The news media has long questioned the relevancy of the State of the Union. Though the ritual is still treated by The White House as a pillar of the presidency—if not only due to tradition—some pundits and journalists regard it as little more than a glorified press conference. After all, many of the speeches’ themes are hinted at piecemeal weeks in advance.
Still, perhaps naively, the education world eagerly awaited further details from President Barack Obama's address Tuesday night. Especially after the second-term president announced his community-college plan earlier this month
And though they may have been disappointed about the lack of details in his speech, that didn't stop the education community from using social media to harp on about the president's plans for young children and students, particularly his emphasis access across the school pipeline.
Randi Weingarten, president of the American Federation of Teachers, had this to say on Twitter:
Others, such as education writer Joy Resmovits, wanted a bit more:
While Obama did devote a few minutes to discussing his thoughts on community college—he mentioned the word "college" a dozen times—the plan’s specifics took a backseat to other topics.
Obama did say this about community college:
By the end of this decade, two in three job openings will require some higher education. Two in three. And yet, we still live in a country where too many bright, striving Americans are priced out of the education they need. It’s not fair to them, and it’s not smart for our future. That’s why I am sending this Congress a bold new plan to lower the cost of community college — to zero.
"America’s College Promise," the tagline attached to his free community-college plan, remains vague despite widespread interest in the proposal. His video announcing that "promise"—the most popular post ever on the White House’s Facebook page—contributed to a flurry of questions and skepticism about its practicality and parameters. Commentators have wondered whether it’s just an empty promise or indeed a tangible effort to expand educational opportunity and provide some relief from the financial burdens of student debt.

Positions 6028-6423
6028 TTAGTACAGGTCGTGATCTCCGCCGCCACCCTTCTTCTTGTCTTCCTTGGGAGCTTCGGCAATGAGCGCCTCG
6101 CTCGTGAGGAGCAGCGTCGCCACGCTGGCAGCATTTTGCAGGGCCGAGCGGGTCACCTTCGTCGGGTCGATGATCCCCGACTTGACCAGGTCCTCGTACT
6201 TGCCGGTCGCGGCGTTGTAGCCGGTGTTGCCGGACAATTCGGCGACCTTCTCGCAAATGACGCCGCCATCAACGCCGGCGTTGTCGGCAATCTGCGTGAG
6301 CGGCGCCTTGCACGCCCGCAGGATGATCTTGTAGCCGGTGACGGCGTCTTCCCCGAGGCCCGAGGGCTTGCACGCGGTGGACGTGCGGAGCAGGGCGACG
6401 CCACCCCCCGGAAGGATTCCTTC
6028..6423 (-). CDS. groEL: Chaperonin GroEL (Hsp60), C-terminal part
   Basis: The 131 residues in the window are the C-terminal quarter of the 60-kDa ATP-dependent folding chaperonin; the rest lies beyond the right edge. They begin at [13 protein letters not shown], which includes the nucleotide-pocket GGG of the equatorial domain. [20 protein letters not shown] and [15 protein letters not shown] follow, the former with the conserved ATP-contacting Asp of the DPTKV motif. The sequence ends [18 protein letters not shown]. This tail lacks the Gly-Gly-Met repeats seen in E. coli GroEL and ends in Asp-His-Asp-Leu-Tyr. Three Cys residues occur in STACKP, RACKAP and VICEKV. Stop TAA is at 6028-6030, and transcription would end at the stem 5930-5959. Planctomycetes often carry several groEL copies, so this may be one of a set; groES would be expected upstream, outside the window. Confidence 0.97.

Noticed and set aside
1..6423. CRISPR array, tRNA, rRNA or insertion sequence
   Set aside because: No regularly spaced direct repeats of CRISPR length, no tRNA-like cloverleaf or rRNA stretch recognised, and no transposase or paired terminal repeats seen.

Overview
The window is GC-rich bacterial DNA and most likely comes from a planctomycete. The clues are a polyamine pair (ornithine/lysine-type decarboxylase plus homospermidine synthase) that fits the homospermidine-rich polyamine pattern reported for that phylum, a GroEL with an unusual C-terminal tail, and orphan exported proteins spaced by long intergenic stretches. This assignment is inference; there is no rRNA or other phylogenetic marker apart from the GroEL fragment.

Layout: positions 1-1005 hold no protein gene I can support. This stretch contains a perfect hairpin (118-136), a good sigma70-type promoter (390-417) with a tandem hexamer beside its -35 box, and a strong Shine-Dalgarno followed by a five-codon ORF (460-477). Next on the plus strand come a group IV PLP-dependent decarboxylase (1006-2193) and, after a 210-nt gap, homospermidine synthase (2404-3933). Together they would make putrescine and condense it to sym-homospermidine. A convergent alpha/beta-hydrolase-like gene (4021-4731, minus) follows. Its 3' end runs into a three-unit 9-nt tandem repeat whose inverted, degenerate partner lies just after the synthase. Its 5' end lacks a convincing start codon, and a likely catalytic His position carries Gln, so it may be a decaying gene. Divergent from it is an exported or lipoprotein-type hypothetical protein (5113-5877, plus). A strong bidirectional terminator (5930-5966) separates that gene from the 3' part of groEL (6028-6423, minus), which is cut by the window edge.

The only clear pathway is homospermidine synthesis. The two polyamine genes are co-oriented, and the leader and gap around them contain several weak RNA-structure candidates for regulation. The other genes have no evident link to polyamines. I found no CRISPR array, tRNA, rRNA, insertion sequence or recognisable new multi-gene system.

Admittedly, Obama’s initial announcement wasn’t completely devoid of details, but his decision not to elaborate on the initiative’s financial framework came as a disappointment. The plan is supposed to benefit 9 million students at a cost of roughly $60 billion over 10 years, with the federal government footing 75 percent of the bill and the states filling in the gap. It remains unclear exactly how Obama expects that arrangement to work.
In his references on Tuesday night to public education, Obama drew parallels to past struggles: "America thrived in the 20th century because we made high school free, sent a generation of GIs to college," he said.
Weingarten sees these past struggles as part of America’s history. "If you think about the legacy of this country from the GI bill to the implementation of universal high school, this is our country’s tradition," she recently told me.
As Obama emphasized Tuesday night, much of his plan was inspired by a Tennessee initiative spearheaded by Republican Governor Bill Haslam. Dubbed the "Tennessee Promise," the program similarly promises free tuition. But in reality it’s garnered criticism for failing to serve the student populations most in need. Thankfully, Obama’s plan doesn’t appear to be a "last-dollar" effort—that is, one that's dependent on grants allocated only after other aid options have been exhausted.
Debbie Cochrane, a research advisor for The Institute for College Access and Success (TICAS), has mixed views about the proposal. While Cochrane appreciates that it has "jumpstarted many conversations we need to have in this country," she’s skeptical about its impact. Tuition alone only covers about 20 percent of the overall cost of going to college, Cochrane noted.
"Eliminating that certainly would help ease some financial burdens," she said. "The question is whether or not all of those students need the help, and whether the benefit of providing the help to students of all incomes, outweighs the missed opportunity of not providing more help to those with lower incomes."